What Makes A Film 'International'? The Answer Isn't Really Clear.

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What Makes A Film 'International'? The Answer Isn't Really Clear.
The Oscars changed its "Best Foreign Language Film" to "Best International Feature Film" — but that change is in name only.
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"I grew up watching foreign language films and learning so much from them and being inspired. Films like the 'Citizen Kane,' 'Jaws,' ... ."

"Once you overcome the one-inch tall barrier of subtitles, you will be introduced to so many more amazing films."

International and foreign-language films like Mexico's "Roma" and South Korea's "Parasite" have made major breakthroughs in the U.S. 

But American awards ceremonies like the Golden Globes or the Oscars are still having trouble defining what "international" and "foreign-language" mean. We talked to Tom Nunan, lecturer at the UCLA School of Theater, FIlm and Television, to learn more.

"They need to catch up. They've done a really good job of diversifying their membership. But they haven't done as good of a job with diversifying their categories." 

The chairs of the Oscars' International Feature Film Committee said last year: "We have noted that the reference to 'Foreign' is outdated within the global filmmaking community." 

As a result, the 2020 Academy Awards will be the first to honor the best "International Feature Film" instead of "Foreign Language Film."

It's worth noting, however, that the change is in name only — not rules. In order to qualify, international films still need to have a "predominantly non-English dialogue track." 

["It is no more a secret that I have an interest in 'Lionheart.'"]

The lack of rule changes was a problem for Netflix's "Lionheart," Nigeria's first-ever submission to the Academy Awards. Roughly 80% of the film's dialogue is in the country's official language: English. And because of that, it was deemed ineligible for the academy's international film category.

["What's wrong? Why aren't you talking?"]

A24's "The Farewell" faced the opposite situation this year. As an American production, it was ineligible for the academy's international film category. But because roughly 75% of the dialogue is in Mandarin, it did qualify for the Globes' foreign language category.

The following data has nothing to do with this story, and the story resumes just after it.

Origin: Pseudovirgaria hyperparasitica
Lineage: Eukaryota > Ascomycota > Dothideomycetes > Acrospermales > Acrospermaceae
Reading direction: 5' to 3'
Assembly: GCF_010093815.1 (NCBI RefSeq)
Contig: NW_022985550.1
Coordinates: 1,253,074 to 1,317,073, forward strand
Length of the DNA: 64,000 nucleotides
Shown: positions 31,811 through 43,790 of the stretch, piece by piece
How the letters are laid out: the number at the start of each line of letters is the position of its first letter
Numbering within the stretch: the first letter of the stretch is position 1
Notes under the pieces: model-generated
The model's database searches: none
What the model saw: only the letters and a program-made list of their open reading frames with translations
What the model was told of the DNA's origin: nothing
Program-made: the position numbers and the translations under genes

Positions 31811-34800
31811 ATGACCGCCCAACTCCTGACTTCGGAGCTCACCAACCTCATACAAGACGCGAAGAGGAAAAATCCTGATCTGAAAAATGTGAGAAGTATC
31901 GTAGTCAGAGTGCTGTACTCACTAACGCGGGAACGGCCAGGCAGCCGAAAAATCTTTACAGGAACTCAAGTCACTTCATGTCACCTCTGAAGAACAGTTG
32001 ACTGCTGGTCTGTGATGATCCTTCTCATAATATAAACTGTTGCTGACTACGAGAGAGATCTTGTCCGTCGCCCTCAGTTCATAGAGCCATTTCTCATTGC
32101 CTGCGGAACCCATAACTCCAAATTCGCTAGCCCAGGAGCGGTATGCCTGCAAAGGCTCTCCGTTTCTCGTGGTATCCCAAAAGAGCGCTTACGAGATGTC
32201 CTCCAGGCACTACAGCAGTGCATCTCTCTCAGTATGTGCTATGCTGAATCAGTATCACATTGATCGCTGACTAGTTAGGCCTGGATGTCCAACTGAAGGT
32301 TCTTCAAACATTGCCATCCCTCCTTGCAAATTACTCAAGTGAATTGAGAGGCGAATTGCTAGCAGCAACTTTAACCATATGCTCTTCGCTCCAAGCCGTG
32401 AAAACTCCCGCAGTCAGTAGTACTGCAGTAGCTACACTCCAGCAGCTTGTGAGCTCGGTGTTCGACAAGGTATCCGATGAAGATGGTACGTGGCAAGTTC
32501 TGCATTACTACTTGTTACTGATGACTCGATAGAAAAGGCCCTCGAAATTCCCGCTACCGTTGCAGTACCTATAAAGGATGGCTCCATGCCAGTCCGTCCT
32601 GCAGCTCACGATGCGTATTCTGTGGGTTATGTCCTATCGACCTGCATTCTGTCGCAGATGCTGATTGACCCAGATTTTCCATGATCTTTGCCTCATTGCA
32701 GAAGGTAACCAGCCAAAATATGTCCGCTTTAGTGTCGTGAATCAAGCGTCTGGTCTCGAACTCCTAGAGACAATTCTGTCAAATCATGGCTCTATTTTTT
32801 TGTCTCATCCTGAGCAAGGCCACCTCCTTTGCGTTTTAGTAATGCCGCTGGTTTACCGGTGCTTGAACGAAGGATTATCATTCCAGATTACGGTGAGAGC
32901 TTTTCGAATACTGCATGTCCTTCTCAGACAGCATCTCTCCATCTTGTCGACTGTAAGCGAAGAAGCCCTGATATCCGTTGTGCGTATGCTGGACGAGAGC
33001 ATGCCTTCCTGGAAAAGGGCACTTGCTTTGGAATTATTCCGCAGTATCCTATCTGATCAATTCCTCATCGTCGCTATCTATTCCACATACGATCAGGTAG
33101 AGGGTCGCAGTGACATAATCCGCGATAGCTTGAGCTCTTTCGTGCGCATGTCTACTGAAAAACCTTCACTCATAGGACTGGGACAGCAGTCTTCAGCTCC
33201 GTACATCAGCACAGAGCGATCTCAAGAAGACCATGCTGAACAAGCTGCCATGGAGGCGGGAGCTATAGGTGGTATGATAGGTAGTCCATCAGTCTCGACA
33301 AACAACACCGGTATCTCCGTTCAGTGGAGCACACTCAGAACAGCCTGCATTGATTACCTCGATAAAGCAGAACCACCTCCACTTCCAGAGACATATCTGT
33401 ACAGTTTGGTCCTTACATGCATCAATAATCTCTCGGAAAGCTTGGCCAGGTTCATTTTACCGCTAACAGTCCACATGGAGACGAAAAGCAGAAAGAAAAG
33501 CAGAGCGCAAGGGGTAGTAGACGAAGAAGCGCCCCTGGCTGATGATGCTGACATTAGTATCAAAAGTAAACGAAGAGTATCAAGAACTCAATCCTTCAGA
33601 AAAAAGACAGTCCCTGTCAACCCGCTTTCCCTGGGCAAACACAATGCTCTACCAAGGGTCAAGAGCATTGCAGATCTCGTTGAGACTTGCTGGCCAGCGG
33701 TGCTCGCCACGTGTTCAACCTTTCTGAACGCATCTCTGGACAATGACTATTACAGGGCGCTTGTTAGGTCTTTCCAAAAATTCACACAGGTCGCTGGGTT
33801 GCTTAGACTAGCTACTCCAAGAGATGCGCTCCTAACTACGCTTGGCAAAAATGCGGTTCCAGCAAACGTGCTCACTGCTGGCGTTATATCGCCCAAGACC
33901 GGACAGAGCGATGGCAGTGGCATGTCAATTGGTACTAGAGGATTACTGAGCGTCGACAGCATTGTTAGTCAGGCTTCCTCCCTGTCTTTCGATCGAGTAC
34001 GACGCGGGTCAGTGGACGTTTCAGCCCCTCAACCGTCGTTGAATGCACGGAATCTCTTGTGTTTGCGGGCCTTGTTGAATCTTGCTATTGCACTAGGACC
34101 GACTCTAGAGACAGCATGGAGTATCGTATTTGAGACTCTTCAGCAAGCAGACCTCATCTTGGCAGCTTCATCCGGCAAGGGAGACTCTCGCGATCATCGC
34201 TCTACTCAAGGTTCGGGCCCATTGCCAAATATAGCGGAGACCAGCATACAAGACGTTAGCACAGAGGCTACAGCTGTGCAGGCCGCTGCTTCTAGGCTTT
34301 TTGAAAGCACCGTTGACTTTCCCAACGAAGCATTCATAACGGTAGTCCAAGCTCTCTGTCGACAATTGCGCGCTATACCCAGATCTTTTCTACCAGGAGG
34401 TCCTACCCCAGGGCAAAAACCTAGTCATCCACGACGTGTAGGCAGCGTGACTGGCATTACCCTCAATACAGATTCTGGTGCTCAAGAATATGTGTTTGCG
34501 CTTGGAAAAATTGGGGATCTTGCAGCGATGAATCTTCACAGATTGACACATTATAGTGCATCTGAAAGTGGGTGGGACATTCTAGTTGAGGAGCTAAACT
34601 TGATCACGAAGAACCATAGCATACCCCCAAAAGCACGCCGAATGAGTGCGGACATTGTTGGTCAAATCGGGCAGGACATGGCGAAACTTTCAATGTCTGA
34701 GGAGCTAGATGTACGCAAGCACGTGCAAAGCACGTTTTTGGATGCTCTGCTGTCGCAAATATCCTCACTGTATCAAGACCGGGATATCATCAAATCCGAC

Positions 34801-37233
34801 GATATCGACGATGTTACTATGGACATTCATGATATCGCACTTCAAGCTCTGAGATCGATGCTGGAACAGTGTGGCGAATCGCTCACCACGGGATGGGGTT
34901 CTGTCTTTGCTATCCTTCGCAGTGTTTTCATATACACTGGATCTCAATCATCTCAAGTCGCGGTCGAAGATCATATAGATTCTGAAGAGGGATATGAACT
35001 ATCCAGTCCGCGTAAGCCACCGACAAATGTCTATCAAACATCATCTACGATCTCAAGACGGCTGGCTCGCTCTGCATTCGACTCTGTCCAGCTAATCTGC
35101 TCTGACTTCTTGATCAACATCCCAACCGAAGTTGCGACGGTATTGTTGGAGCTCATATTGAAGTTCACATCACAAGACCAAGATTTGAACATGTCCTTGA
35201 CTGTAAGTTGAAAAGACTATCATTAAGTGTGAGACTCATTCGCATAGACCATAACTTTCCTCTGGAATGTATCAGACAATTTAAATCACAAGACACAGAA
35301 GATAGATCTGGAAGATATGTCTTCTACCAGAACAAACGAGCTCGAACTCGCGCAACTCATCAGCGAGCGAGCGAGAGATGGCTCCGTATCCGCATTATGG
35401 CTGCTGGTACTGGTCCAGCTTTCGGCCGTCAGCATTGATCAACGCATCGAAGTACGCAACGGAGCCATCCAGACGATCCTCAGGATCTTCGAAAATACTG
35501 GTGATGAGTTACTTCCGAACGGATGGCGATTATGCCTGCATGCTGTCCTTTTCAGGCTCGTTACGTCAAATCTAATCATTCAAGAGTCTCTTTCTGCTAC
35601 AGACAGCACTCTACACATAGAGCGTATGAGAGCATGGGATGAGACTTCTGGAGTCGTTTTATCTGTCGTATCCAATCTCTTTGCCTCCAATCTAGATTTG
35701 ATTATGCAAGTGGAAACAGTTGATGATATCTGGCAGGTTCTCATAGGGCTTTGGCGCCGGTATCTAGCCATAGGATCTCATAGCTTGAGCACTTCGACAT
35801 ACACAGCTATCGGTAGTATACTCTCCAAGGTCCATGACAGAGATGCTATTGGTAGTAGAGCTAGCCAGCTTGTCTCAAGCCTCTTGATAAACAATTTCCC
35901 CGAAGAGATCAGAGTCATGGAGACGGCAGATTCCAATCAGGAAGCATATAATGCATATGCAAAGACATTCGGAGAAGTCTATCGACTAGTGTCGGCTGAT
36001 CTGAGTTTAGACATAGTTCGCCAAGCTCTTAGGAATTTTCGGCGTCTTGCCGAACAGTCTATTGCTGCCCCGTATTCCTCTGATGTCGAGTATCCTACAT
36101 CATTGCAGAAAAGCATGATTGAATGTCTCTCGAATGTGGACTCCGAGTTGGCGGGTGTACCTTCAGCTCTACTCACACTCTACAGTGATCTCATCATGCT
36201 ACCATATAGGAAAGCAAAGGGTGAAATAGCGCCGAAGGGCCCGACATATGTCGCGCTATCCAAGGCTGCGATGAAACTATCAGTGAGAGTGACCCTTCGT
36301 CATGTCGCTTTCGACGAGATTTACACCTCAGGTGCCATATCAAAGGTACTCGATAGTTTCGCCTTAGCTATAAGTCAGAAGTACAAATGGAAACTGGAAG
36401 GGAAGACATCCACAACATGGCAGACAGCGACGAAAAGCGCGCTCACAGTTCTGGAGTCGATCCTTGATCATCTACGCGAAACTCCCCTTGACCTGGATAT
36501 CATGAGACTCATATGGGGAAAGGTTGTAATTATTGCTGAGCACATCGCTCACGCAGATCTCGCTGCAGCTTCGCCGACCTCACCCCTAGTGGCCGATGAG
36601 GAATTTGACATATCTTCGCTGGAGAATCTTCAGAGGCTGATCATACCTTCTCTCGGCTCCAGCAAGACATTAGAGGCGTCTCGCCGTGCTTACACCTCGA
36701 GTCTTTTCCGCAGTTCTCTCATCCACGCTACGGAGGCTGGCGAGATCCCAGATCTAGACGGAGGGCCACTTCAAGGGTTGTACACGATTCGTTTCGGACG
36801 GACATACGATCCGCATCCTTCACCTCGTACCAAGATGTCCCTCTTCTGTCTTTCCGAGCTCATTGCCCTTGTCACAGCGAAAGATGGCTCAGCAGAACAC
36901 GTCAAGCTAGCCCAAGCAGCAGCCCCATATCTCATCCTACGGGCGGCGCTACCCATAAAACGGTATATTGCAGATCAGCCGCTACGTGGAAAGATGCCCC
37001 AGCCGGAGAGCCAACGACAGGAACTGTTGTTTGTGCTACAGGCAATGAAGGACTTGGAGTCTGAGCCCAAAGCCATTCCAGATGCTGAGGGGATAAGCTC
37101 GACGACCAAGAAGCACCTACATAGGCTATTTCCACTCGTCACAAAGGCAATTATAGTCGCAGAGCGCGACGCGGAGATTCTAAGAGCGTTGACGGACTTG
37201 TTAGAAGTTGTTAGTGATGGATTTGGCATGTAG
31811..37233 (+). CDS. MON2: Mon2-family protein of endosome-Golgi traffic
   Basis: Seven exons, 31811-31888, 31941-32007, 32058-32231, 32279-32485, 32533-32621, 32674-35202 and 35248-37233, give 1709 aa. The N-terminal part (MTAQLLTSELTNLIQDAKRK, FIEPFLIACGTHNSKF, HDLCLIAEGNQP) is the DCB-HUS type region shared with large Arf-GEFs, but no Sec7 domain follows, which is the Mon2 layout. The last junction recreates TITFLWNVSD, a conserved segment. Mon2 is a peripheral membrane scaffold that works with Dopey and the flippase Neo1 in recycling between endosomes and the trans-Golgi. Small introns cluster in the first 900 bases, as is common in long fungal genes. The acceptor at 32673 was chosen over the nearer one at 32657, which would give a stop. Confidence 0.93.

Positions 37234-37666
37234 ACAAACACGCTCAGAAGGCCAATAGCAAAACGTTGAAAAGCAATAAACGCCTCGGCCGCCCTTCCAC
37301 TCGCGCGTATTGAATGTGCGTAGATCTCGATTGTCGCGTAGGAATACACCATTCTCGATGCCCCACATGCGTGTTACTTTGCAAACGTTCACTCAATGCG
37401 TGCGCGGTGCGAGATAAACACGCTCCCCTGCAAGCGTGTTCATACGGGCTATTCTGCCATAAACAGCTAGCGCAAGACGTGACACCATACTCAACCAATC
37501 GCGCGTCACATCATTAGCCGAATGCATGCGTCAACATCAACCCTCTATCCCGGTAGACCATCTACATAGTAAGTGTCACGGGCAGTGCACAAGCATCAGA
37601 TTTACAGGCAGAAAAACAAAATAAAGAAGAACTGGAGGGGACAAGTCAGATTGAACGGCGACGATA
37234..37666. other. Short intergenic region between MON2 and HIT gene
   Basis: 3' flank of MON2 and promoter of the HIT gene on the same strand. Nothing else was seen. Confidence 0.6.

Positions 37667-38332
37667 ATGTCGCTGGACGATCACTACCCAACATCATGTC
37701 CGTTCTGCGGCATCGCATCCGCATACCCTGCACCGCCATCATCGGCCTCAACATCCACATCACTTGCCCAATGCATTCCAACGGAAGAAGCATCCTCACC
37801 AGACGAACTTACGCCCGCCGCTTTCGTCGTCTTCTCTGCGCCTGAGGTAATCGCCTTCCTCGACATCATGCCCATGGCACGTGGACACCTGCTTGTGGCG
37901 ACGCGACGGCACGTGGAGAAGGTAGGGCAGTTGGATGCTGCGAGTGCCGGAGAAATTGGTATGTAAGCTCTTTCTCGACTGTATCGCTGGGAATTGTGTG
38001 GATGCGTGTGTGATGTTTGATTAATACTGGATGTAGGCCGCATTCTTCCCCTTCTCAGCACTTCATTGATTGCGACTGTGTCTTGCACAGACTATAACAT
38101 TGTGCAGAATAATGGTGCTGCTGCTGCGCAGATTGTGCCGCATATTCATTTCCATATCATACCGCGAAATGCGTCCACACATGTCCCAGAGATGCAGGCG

"The Farewell" is one of seven films from the U.S. to ever get nominated for the award, but filmmaker Lulu Wang told Deadline: "It makes you question, well, what does it mean to be American? What does it mean to be foreign? ... In many ways, I think that I'm closer identity-wise to maybe [Martin] Scorsese, who makes films about the Italian-American experience and the immigrant experience."

["My name is Lt. Aldo Raine."] 

The answers to Wang's questions of what it means to be a foreign or American film get a little more lost in translation when you consider titles like "Inglourious Basterds." Less than half the film's dialogue is in English, and the rest is almost evenly split between French and German. The film was nominated for best picture at both the Oscars and Golden Globes.

Despite the inconsistencies, Wang said she's optimistic about the way "The Farewell" challenges "traditional boxes" of foreign language and international films. Going forward, Nunan says it could push for more diversity within the category itself.

"There's still such a huge variety of movies that are being made that are non-English-language films, non-domestic, that they may actually start to create subcategories within the broader category of foreign language or international. ... I do think overall, all of these award shows could benefit from diversifying via genre."